There was an unusually hard and protracted practice game that afternoon, and Willard played at left half through fifteen strenuous minutes during which the second, given the ball over and over to test the first teamís defense, hammered and banged until she finally got across the line for a score. Willard, like most of the others, got some hard knocks and when he was released he felt very little ambition for the task that Joe had set him. But supper helped a lot, and at half-past seven he set out for McNattís room. Even when he knocked at the door of Number 49 he hadnít decided what he was to say.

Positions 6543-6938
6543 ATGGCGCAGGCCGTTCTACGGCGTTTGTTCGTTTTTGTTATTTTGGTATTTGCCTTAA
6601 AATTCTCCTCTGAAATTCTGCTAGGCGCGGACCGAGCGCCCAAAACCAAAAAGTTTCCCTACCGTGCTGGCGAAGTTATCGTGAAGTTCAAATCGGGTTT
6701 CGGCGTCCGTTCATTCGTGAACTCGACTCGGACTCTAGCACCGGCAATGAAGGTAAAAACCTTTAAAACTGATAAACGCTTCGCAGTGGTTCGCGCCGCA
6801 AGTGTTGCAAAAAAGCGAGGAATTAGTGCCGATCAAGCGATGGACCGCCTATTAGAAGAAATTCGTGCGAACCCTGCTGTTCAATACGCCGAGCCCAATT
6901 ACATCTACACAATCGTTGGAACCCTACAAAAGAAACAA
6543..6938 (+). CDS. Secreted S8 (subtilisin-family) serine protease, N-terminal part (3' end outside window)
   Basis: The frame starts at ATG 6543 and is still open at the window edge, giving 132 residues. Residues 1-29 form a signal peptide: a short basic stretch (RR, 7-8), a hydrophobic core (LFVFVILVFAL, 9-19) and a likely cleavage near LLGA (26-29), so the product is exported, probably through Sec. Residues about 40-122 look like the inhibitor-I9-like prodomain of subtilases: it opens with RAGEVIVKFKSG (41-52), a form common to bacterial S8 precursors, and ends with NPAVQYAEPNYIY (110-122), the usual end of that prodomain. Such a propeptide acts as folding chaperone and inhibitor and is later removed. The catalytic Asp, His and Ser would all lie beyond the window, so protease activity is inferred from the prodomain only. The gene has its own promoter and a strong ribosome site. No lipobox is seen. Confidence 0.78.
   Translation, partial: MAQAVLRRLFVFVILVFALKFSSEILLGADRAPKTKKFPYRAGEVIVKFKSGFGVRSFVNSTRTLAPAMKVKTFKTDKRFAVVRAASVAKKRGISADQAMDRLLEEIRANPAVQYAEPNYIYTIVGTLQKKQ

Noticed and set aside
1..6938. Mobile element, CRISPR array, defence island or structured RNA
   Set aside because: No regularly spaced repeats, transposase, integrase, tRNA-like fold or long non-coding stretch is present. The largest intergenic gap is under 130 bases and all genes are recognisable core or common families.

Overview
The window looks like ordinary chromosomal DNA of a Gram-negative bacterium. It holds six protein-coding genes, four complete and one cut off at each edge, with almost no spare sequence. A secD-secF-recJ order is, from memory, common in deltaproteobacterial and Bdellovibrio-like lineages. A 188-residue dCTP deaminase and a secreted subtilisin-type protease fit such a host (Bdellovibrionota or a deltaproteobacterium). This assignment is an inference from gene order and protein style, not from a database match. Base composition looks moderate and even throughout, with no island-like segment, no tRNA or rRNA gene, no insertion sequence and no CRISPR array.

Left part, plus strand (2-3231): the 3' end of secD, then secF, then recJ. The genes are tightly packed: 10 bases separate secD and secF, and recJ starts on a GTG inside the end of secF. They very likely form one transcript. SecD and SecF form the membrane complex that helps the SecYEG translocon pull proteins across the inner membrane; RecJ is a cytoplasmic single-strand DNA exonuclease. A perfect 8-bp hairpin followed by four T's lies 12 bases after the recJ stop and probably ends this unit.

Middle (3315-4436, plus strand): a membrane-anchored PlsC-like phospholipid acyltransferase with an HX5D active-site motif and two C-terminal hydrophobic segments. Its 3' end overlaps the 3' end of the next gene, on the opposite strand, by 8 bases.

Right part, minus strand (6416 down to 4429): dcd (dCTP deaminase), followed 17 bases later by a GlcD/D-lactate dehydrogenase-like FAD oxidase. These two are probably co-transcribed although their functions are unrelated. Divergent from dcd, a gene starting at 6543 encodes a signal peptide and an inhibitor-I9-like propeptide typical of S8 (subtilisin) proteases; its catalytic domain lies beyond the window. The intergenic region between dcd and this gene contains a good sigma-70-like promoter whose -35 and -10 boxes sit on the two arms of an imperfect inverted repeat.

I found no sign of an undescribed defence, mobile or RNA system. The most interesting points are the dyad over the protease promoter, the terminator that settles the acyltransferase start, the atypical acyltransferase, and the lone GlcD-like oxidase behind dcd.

Not only McNatt was in this evening, but his roommate, Winfred Fuller. Fuller was a sophomore, a smallish, anemic-appearing youth who, or so Willard fancied, wore a harried, apprehensive look, as though life with McNattís toads and beetles and strange messes was gradually affecting his mind. Fuller sat, straightly uncompromising, on the edge of a chair and gazed at Willard with owlish fixity during the first ten minutes of the latterís visit, and Willard was heartily glad when, muttering some excuse, the boy took himself off. McNatt was most hospitable and offered to cook a few choice mushrooms that he had picked that afternoon under someoneís stable if Willard fancied them. But Willard explained that, being on a diet, mushrooms were a forbidden luxury, and McNatt was not offended. After that the talk turned to the subject of football ďsituationsĒ and McNatt was reminded that he had found the memorandum of which he had spoken on the occasion of Willardís last visit, and stretched a hand toward the littered table. But unfortunately the paper had again disappeared, and although McNatt searched long and determinedly, making the confusion more confused, it refused to be discovered. Finally, giving up the quest, McNatt sat down again, stretching his long legs across the floor and thrusting a pair of large, very chapped hands into his pockets.